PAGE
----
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Date: Fri, 1 Oct 1999 23:42:23 -0500 (CDT)
From: amnesty@amnesty.oil.ca
Subject: BURUNDI: Civilians dying around the capital while hundreds of thousands are forcibly moved
Article: 78447
To: undisclosed-recipients:;
Message-ID: <bulk.17807.19991002121505@chumbly.math.missouri.edu>

* News Release Issued by the International Secretariat of Amnesty
International *
News Service: 184/1999
AI INDEX: AFR 16/21/99
30 September 1999

Civilians dying around the capital while hundreds of thousands are forcibly moved

Amnestry International news release: 184/1999, AI INDEX: AFR 16/21/99, 30 September 1999

Amnesty International today expressed concern for the safety of the hundreds of thousands of Burundians who have recently been moved from their homes by the military in the area around the capital, Bujumbura.

Virtually the whole population of Rural Bujumbura has been forcibly moved from their homes as a counter-insurgency measure, the human rights organization said.

Since November 1998, there has been intense activity by armed opposition groups in Burundi, particularly in the province of Rural Bujumbura and the southern provinces of Makamba and Bururi.

Reprisals by the armed forces have been brutal and indiscriminate. Hundreds of unarmed civilians are reported to have been killed by the armed forces in Rural Bujumbura rural as a result. In the last few weeks, the capital has also been frequently attacked by armed opposition groups, who have deliberately and arbitrarily killed civilians.

Some reports claim that as many as 260,000 people have now been moved into sites, many since mid-September. At least 30 people, mainly women and children, are reported to have died since then because of the harsh conditions and the lack of humanitarian aid.

Some of the sites are also reported to be in isolated areas aggravating existing poor conditions of living; some sites are far from water points or health centres. People at one site in Kanyosha are reported to have been denied access to clean water even though it was available. Furthermore, the sites may be vulnerable to attacks by both the security forces or armed opposition groups.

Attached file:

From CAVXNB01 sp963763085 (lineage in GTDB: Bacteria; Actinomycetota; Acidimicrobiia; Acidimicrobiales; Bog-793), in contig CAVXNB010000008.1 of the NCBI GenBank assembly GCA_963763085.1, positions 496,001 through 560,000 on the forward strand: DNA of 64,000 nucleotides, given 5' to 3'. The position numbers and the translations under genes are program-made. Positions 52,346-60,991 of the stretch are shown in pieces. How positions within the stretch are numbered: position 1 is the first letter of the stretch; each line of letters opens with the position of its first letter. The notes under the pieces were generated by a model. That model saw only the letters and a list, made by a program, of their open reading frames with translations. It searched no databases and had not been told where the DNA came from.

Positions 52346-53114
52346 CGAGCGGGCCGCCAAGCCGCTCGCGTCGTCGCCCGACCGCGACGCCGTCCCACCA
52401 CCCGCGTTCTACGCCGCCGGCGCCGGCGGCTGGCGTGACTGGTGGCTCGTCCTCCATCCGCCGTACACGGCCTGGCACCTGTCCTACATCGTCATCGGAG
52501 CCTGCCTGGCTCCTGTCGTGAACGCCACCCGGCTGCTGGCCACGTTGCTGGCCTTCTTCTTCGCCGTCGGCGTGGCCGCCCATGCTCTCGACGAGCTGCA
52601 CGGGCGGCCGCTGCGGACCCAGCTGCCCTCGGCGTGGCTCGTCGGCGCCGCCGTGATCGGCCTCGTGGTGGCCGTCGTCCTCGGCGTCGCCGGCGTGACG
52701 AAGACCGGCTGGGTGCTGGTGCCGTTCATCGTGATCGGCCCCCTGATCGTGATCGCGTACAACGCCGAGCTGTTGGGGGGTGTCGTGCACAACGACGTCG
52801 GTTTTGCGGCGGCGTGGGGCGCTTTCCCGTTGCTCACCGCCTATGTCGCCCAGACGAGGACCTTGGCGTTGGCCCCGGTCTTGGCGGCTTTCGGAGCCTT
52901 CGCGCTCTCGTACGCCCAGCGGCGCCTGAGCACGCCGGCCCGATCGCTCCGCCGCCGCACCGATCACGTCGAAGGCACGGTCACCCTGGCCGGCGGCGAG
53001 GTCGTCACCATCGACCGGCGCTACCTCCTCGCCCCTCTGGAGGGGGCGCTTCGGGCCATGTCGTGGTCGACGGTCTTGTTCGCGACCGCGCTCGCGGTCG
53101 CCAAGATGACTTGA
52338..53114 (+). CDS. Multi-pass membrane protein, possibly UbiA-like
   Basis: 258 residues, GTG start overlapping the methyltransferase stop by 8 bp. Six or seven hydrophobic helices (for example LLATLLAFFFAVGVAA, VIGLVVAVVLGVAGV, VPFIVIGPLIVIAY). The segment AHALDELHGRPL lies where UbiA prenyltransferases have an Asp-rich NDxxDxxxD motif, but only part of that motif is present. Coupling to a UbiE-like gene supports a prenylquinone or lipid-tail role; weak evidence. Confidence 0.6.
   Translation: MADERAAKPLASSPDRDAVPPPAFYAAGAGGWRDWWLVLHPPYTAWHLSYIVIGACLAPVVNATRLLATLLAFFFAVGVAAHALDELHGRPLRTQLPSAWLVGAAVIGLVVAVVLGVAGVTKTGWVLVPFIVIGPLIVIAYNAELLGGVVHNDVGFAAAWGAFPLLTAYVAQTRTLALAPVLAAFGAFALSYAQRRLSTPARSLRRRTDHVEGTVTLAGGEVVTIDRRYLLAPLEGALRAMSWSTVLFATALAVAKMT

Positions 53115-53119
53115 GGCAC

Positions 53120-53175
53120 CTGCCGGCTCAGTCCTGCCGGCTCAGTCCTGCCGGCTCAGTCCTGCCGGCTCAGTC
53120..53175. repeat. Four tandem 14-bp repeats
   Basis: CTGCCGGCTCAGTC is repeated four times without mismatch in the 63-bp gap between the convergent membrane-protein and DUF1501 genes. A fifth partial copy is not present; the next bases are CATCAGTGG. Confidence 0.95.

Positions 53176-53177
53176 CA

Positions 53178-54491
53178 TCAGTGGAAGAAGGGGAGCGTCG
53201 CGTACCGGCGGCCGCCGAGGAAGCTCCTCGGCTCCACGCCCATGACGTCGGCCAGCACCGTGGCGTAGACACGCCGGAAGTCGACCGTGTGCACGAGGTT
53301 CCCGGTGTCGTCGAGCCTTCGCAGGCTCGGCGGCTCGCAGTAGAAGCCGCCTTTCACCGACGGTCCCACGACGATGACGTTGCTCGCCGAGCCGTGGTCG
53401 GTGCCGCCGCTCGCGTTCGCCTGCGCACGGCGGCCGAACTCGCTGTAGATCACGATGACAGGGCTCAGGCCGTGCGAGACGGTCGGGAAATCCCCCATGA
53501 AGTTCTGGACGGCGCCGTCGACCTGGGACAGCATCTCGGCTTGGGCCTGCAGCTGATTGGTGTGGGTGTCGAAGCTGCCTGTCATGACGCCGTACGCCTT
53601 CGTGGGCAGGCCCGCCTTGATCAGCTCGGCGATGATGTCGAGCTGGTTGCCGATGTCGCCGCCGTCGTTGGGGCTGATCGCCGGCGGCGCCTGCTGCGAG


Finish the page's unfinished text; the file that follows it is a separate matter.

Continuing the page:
We are concerned that the authorities have not taken the necessary precautions to ensure the protection of these displaced people. According to information we have received, people living in these areas were given very little time to leave and were therefore unable to collect some basic belongings, Amnesty International said. We are also investigating reports of people being ill-treated in the camps.

In addition to the failure to provide for basic humanitarian needs, there are reports that non-governmental organizations may have been prevented in some cases and unnecessarily delayed in others from giving aid or having access to sites. Unless these issues are addressed urgently further deaths are likely to occur.

The government has frequently employed the technique of clearing areas during counter-insurgency operations, effectively creating war zones. The practice has, on numerous occasions, led to the killing of hundreds of unarmed civilians by members of the armed forces.

Government officials have openly stated in the past that civilians found in areas which are supposed to have been evacuated will be considered to be military targets.

This has been interpreted as a licence to kill with impunity and has resulted in the deaths of unarmed men, women and children, in circumstances where it is clear they presented no threat. We are very concerned that the army may be carrying out killings of unarmed civilians in these areas with complete impunity and disregard for human rights, the human rights organization added.

Amnesty International is appealing to the government to take the necessary steps to allow humanitarian aid to be given to displaced populations and to protect them from human rights violations.

It is also appealing to the government to issue strict orders to its troops involved in counter-insurgency operations to refrain from extrajudicial executions and to make every effort to distinguish non combatants from combatants, and to investigate and prosecute those who fail to do so, and as a matter of urgency to take measures to prevent a further escalation of violence.

Amnesty International is also appealing once again to members of the armed opposition and their leaders to refrain from attacks on unarmed civilians, including the displaced population and to take action against their own members who violate human rights.


The situation in Bujumbura is reportedly to be extremely tense, with rumours of attacks or infiltration by Hutu-dominated armed opposition groups. On the night of 28 September, a number of homes were attacked in the capital, in the areas of Gasenyi and Mutanga Nord, and at least 5 civilians, including three children were killed. The killings are reported to have been carried out by armed Tutsi gangs - in retaliation for attacks by Hutu armed opposition groups or as a form of intimidation in the escalation of violence.

Amnesty International is also investigating reports that over 30 people were killed on 26 September by government soldiers. Those killed had been attending mass in a chapel in Nyambuye. Soldiers are reported to have shot people as they fled from the chapel. The reason for the killings is not clear. The people attending mass had come from nearby displaced camps.

Amnesty International, International Secretariat, 1 Easton Street, WC1X 8DJ, London, United Kingdom

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